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Day 6: Back Home in Indiana October 27, 2006

Posted by Bill Carroll in Chemistry, DePauw, Extreme Farewell Tour, Indiana, national chemistry week, Purdue.

October 26, 2006

Hotel Allegro, Chicago IL

11 PM

I think Bill at WGREthe closest thing to the feeling of waking up at home is waking up in the town I went to college.  I walked, and sometimes crawled its streets for four years.  I woke up this morning in Greencastle, Indiana, just as I did regularly for four years in my youth.  Many of  the buildings at DePauw haven’t changed in the thirty-five years since I stopped actively living there or the hundred before I got there; even so there have been great additions and more are on the way.

WGRE FMNow, to be fair, I seldom woke up as early in those days as I did this morning because I had an early breakfast with Professor Jeff McCall, with whom I roomed for a semester my senior year.  Today Jeff is a media expert and sought-after pundit.  And to think, I knew him when.  Jeff set me up for an interview with campus station WGRE where I was once program director, and helped him get his introduction to radio.

Bill and Percy JulianAfter breakfast we went to the Percy Julian Science Center, where the department of chemistry and various other sciences is housed.  In the center is the ACS Chemical Historical Landmark honoring the synthesis of physostigmine by DePauw graduate Percy Lavon Julian, one of the first African-Americans to receive a PhD in chemistry in the US and a giant in the field, both scientifically and business-wise.  He achieved that synthesis in Minshall Lab, which was built in 1901 and demolished nearly 75 years later.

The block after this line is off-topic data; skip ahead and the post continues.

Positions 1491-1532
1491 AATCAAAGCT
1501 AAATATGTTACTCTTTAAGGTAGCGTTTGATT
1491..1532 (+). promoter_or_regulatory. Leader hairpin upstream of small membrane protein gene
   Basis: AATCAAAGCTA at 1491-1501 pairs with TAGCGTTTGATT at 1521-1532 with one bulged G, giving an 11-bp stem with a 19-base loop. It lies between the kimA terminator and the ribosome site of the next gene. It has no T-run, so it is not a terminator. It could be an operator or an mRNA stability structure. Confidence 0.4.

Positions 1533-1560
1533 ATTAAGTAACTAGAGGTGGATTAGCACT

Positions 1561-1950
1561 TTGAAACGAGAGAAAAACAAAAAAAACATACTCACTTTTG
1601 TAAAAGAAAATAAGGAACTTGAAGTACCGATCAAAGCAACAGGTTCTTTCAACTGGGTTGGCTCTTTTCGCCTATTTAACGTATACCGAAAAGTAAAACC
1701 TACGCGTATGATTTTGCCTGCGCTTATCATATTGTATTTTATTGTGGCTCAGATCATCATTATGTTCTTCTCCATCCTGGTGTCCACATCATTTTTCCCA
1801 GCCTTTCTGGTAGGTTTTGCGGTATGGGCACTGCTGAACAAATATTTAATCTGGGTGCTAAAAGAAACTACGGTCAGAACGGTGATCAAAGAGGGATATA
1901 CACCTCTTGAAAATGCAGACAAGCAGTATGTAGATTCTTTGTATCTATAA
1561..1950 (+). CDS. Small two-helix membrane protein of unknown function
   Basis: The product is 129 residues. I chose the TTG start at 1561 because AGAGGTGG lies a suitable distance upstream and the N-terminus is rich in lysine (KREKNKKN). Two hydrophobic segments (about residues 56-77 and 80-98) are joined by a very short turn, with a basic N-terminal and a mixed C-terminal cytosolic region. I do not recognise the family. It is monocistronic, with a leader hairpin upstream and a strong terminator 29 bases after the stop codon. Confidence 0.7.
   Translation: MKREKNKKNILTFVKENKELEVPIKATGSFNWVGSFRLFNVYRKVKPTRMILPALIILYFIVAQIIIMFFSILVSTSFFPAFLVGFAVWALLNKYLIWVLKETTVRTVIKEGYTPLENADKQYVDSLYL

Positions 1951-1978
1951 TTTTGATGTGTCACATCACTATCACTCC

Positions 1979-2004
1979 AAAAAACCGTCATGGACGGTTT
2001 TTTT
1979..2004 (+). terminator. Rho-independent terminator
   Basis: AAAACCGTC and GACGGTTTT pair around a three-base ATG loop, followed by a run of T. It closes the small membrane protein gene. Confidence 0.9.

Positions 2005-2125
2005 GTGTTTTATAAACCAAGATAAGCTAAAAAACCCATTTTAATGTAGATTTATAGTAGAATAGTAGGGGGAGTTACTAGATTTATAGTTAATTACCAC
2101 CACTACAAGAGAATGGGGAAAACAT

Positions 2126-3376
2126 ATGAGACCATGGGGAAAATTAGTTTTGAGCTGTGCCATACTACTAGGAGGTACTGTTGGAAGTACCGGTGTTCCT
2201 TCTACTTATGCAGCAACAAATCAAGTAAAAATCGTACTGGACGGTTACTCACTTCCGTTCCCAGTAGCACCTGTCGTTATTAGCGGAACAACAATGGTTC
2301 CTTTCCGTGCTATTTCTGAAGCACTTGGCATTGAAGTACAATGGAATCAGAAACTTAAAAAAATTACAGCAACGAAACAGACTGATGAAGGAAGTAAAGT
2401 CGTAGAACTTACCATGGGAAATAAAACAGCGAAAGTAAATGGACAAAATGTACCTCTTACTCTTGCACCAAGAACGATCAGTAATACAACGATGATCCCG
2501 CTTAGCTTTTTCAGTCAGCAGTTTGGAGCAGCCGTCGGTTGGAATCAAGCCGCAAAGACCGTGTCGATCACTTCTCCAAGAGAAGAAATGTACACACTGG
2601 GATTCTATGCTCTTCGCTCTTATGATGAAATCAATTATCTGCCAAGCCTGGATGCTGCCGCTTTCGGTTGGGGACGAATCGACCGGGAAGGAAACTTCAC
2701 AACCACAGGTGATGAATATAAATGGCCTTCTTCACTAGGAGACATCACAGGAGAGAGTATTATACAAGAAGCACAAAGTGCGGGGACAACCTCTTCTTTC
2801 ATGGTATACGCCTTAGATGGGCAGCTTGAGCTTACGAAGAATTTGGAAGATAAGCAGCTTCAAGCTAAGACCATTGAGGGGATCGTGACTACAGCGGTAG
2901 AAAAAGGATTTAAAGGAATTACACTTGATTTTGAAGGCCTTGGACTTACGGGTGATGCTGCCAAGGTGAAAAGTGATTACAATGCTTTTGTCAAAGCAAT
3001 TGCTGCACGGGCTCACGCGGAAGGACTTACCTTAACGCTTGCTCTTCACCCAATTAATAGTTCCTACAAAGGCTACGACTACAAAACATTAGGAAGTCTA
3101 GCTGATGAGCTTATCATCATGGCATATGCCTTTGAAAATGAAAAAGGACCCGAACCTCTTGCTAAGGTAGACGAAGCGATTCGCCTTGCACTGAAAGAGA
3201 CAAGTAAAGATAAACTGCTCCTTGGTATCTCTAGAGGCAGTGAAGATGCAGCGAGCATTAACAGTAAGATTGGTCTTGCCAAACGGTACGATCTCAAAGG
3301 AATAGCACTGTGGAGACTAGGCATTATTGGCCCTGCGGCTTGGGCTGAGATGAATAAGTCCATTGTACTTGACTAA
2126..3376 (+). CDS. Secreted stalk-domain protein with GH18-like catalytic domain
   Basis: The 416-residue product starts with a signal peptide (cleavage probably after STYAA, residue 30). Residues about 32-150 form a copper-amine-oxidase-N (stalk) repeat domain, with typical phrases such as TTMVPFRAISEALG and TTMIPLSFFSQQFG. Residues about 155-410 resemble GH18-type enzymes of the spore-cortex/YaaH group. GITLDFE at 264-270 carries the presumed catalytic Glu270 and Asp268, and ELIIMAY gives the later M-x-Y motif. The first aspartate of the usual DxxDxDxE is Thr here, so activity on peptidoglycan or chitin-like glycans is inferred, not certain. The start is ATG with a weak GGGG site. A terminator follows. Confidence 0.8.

I took my first three years of chemistry in Minshall Lab.  That anything was synthesized there ever is a miracle in my eyes—I certainly couldn’t.

Bridget Gourley, Chair of the Chemistry Department, was my faculty host, and I was invited by Connie Shim on behalf of the Chemistry Club.  There were about thirty students there, and I regaled them with stories of how I was pretty much lucky to graduate at all, given how much fun I had.  I was exaggerating, but not much.  I also tried to leave them with some thoughts about managing their careers in a world of globalization—pretty much a short review of the Chemistry Enterprise in 2015 report.